Seizures / Epilepsy (Questions 16-18)
This is a difficult diet to maintain, but it does prevent seizures, especially in younger children (1-8 years). Seizures that fail to be controlled with anti-convulsant medications may respond well to this diet.
The diet’s mechanism is based on the principle that starvation may prevent seizures. During a starvation period, fat is broken down for energy metabolism. When fat is broken, ketone bodies are formed. These are acetone, acetoacetic acid, and beta-aminobutric acid. The ketone bodies have anti-seizure properties. By applying the Ketogenic diet, one stimulates a starvation situation without actively starving. This is accomplished by feeding an individual only fat. When fat is consumed it is broken into the ketone bodies as if these are the actual fat stores of the body. During the period of treatment (usually 2 years), a child cannot have any carbohydrate intake (bread, pasta, sugar, or flour products). Proteins are limited to a small amount and the entire diet is strictly calculated to the gram. Also the fluid intake is limited in order to maintain a proper concentration of ketones.
The general notion is that the diet stops seizures in 30%, reduces them in 30%, and is ineffective in about 30%. The best candidates are children who have frequent small generalized or focal seizures who didn’t respond to any anticonvulsant or can’t tolerate them due to side effects and are between 1 and 8 years of age. Some severe seizure forms such as Lenox-Gastaut syndrome or infantile spasms may respond well to the diet.
The diet is not free of side effects, other than the inconvenience of maintaining it. The diet may cause growth retardation, kidney stones, side effects related to exposure to fat, and more. Proper vitamin supplementation, calcium, and mineral supplementation must be maintained while on the diet. Still, with all its difficulties, for the right candidate with a motivated capable family, this is an excellent option to be considered.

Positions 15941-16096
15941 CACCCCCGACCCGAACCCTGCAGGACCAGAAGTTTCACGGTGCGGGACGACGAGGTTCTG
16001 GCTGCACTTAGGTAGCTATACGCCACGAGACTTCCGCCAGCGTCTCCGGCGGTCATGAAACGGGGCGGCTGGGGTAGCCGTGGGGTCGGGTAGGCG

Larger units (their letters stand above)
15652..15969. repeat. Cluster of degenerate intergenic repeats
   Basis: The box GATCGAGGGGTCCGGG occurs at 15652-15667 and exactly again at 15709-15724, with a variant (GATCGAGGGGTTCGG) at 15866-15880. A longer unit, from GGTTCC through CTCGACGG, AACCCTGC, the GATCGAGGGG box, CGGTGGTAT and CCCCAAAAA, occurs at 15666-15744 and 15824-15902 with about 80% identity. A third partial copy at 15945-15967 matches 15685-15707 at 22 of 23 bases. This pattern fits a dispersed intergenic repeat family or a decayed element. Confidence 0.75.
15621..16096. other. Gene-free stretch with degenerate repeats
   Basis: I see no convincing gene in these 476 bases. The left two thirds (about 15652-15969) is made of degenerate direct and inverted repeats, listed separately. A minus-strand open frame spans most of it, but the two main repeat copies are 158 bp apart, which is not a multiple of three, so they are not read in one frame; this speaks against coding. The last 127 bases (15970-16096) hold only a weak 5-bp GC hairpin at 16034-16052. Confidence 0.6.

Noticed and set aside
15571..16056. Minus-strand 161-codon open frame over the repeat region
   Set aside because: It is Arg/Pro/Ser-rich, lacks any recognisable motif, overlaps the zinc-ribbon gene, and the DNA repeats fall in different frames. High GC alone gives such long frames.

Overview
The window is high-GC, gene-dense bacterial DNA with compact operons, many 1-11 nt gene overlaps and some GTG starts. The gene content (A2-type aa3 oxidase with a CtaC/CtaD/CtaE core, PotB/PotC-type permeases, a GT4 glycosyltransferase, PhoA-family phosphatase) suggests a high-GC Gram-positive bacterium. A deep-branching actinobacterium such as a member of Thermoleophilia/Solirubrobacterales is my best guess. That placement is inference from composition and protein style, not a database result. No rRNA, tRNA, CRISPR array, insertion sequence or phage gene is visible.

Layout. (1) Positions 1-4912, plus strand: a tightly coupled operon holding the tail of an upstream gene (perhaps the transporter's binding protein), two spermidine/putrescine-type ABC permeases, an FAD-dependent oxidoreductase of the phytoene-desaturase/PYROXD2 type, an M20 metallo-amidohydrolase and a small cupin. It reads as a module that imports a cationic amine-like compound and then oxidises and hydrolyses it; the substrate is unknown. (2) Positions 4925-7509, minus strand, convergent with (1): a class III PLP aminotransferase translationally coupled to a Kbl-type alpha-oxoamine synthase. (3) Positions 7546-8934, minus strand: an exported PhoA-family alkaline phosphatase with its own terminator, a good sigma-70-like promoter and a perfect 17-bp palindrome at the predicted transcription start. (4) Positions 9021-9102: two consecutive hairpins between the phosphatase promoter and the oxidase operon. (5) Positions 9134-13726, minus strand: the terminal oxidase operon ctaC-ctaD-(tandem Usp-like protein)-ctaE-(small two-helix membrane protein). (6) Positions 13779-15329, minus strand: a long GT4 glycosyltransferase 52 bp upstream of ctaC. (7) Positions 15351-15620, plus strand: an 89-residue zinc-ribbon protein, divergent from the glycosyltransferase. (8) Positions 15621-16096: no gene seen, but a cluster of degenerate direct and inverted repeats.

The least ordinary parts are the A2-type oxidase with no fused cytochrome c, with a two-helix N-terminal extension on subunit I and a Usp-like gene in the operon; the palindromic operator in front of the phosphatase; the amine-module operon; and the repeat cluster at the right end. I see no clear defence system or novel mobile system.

In vagus nerve stimulation, a coil is wrapped around the vagus nerve and is stimulated electrically with a pacemaker-like device that is placed under the skin, below the clavicle. The repetitive stimulation of the vagus nerve delivers an impulse to the brain that is protective against seizures. The implementation of the device requires a minor surgical procedure.
The device becomes activated about 2 weeks following the implementation and the neurologist controls the amount of stimulation delivered. Other than seizure protection, vagus nerve stimulation is reported to improve memory, decrease side effects, as these are being weaned off. Recently, some reports indicate beneficial effects in mood disorders.
Most commonly consists of resectioning an epileptogenic (seizure producing) brain region. Surgery is usually the last resort for patients who fail to respond to other anti-epileptic managements. There are several surgical options depending on the type and location of the seizure focus.
The most successful epilepsy surgery is for the treatment of partial seizures when a clear lesion can be detected, such as in the case of mesial temporal sclerosis, or the atrophy of the gray matter in a very specific area at the tip of the temporal lobe. When the lesion is on the right side, chances are better that language will not be affected by surgery. Prior to the surgery, however, close EEG monitoring is required in order to localize the seizure focus precisely and to prevent the extraction of functional brain regions. In some situations an EEG grid is implanted close to the brain in order to obtain more accurate monitoring.
The results of surgery are generally good, making it a valid option for the appropriate candidate. Families, however, should be aware of some potential surgical complications, the possibility (depending on the seizure type) that seizures will continue after the surgery, and that medication may be needed in combination with surgery to obtain the best seizure control.